● 82% of those who live in the Northeast think gun violence is a problem in the U.S. vs. 71% of those who live in the West.

o Likewise, 81.2% of those who live in urban areas think it’s a problem vs. 73% of those in rural areas.

● Nearly 4 out of 10 (37.5%) Americans believe they are less at risk of encountering an active shooter based on where they live. 

o Nearly half of those who live in a rural area (47.9%) feel they’re at less risk of an active shooter vs. 28% of those who live in an urban area.

● When asked who Americans believe is most responsible to keep them safe, the answers differ based on where they live.

o More Americans in the Northeast (30.5%) believe the local police are responsible for safety than IN the rest of the country (West: 26%; South: 24.5%; and Midwest: 24.4%).

o On the contrary, fewer Americans in the Northeast (33%) believe they are responsible for their own safety (Midwest: 39.6%; South: 41%; and West: 42%).

All Places Are Not Created Equal

According to the report, it’s clear that Americans are concerned about the risk of shootings in everyday locations, but for many, some carry more—and elicit higher levels of anxiety—than others.

● More than 3 out of 10 (31.3%) Americans list “large gatherings” as the top answer when asked where they have increased anxiety as a result of gun violence and/or terrorist activity.

o   Bar/night club: 28.8%  

o   Movie theater: 28.5%

o   Mall: 26.4%

o   School: 16.4%

o   Places of worship: 12.6%

● When attending large events, Americans are most concerned with:

o   COVID-19: 46.2%

o   Large crowds: 37.2%

o   Active shooter/shooting: 30.9%

o   Long lines: 28.6%

o   Terrorist attack: 20.6%

What Americans Will Do for Safety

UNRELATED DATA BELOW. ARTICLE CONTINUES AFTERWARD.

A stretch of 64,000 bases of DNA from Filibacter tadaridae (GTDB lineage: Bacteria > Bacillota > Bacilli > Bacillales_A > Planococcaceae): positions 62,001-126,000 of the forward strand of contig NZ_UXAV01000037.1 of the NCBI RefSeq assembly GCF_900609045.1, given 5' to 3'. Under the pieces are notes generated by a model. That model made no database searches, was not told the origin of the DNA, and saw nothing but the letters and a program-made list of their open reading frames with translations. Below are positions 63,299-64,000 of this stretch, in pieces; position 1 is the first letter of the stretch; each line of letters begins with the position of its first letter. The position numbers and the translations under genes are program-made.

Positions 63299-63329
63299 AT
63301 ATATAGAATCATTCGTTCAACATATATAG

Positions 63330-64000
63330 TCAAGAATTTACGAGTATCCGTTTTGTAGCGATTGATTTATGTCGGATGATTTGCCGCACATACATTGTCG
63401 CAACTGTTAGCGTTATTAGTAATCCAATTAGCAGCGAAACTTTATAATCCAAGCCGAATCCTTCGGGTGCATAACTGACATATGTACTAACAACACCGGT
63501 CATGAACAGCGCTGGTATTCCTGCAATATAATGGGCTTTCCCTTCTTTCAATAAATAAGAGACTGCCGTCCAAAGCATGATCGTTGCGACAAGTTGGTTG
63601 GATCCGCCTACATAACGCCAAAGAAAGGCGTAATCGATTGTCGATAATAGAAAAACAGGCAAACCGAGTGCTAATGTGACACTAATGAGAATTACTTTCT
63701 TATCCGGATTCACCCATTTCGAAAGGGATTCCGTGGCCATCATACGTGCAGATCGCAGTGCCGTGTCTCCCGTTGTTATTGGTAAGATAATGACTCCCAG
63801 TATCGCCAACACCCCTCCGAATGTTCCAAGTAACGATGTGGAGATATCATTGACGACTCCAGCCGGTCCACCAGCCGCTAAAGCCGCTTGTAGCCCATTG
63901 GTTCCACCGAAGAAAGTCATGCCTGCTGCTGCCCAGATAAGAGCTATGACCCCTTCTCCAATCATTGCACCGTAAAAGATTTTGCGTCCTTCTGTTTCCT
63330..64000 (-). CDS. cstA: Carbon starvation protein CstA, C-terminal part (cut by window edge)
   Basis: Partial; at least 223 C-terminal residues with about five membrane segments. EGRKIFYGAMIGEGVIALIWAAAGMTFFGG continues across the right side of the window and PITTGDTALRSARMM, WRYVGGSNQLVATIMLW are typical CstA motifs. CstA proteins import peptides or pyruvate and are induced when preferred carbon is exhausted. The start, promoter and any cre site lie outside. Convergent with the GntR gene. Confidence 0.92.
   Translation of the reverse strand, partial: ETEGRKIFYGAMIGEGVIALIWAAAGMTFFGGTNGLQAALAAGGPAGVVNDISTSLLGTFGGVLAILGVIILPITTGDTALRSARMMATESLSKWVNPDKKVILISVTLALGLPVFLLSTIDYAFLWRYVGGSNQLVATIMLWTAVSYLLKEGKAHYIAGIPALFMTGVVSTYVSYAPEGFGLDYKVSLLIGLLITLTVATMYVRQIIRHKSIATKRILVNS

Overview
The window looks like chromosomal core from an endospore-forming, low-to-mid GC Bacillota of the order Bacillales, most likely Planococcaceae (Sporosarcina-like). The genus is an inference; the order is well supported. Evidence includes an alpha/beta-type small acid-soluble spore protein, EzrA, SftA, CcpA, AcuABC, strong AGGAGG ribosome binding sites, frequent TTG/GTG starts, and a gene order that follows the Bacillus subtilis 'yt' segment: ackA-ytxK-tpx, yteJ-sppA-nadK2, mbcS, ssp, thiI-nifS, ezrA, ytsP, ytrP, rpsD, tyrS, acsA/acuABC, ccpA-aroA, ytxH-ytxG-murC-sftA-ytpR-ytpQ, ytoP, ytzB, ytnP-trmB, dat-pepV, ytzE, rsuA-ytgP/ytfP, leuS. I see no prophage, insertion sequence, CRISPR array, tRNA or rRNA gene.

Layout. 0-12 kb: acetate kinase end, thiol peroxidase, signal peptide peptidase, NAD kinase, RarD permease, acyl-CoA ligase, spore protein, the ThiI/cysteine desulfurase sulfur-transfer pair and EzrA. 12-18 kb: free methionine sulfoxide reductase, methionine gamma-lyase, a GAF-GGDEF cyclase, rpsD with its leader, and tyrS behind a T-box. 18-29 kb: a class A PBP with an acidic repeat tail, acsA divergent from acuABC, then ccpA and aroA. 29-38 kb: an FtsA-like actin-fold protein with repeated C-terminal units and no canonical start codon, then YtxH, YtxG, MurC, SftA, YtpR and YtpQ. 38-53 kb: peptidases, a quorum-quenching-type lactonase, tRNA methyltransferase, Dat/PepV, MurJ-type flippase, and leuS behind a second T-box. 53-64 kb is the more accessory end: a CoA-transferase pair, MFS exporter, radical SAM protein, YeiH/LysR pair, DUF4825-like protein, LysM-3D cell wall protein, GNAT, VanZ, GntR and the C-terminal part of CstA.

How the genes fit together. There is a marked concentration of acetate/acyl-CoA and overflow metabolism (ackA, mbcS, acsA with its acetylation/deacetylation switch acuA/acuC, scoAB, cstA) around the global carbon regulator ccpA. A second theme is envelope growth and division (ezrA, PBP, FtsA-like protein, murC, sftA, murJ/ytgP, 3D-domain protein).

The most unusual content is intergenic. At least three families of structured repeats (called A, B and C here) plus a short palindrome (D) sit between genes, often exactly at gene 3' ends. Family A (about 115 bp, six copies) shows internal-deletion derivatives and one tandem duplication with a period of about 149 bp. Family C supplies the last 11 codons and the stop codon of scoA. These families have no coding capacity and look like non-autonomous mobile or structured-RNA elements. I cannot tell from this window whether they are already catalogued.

The report says pervasive feeling of anxiety and worry carries over into what Americans are willing to do in order to reduce the threat of a terrorist attack or mass shooting. When asked whether they would be willing to go through extra steps to reduce those threats at everyday locations, such as the grocery store, workplace, or movie theater, they answered:

● Go through weapons detection screening: 56.7% 

● Have bags checked: 46.4%

● Check guns at the door: 43.6%

● Be patted down by a security professional: 37.4% 

● Only 21.5% would not be willing to go through these extra steps.

“What the data overwhelmingly reveal is that a mass shooting or terrorist incident has rippling effects across the U.S. population; it doesn’t just affect the people that were there,” says Joel Dvoskin, PhD, ABFP, clinical and forensic psychologist. “We have an epidemic of national trauma from the violent events that have already taken place, and don’t appear to be stopping, which I predict will only add to the trauma quantified by these findings.

“And most troubling, we now have a population that is demonstrating significantly increased rates of rage and instability as a result of lockdowns and isolation caused by the COVID-19 pandemic,” adds Dvoskin. “We could be seeing an increased reason for Americans to be anxious, which explains their willingness to take extra steps to reduce threats.”

The full report is available here.